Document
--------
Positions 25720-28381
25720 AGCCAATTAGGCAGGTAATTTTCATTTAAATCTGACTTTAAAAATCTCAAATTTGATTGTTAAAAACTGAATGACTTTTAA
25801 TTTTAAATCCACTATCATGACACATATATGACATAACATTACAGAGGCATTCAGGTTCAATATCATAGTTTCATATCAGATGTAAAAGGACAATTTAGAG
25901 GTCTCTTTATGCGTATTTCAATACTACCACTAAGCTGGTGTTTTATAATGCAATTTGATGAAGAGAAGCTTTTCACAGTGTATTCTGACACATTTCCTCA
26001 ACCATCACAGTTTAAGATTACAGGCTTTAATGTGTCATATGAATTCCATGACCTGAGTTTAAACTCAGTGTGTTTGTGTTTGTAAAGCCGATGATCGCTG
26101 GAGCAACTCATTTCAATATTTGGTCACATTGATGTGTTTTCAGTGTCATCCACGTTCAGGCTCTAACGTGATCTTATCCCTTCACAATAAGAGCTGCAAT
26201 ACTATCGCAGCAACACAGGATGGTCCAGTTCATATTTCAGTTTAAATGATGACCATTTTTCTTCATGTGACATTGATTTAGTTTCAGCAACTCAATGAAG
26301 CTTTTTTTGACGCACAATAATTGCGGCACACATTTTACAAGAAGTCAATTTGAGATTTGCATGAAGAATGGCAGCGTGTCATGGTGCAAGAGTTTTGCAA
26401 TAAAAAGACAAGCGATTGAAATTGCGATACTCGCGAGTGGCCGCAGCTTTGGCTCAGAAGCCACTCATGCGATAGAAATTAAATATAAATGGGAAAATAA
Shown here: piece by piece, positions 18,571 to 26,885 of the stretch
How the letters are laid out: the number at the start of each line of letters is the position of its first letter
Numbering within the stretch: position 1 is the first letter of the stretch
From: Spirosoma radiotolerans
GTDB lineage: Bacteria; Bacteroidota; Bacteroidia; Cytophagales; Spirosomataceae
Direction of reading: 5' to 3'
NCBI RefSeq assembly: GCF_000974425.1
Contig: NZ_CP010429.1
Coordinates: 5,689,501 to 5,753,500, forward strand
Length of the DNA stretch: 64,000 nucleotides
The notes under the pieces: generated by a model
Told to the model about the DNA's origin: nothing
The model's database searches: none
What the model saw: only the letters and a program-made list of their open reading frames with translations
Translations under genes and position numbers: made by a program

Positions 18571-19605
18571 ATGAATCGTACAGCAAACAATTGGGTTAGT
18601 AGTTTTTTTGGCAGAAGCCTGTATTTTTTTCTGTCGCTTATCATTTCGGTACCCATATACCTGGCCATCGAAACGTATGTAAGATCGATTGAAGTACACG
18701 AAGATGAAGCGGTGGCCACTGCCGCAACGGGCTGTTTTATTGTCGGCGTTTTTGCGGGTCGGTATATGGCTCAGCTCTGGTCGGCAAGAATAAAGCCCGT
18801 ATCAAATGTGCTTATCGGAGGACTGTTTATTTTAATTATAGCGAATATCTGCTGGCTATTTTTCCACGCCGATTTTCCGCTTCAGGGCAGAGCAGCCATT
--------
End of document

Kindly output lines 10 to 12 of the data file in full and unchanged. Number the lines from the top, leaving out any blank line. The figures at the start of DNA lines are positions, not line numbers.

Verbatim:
Shown here: piece by piece, positions 18,571 to 26,885 of the stretch
How the letters are laid out: the number at the start of each line of letters is the position of its first letter
Numbering within the stretch: position 1 is the first letter of the stretch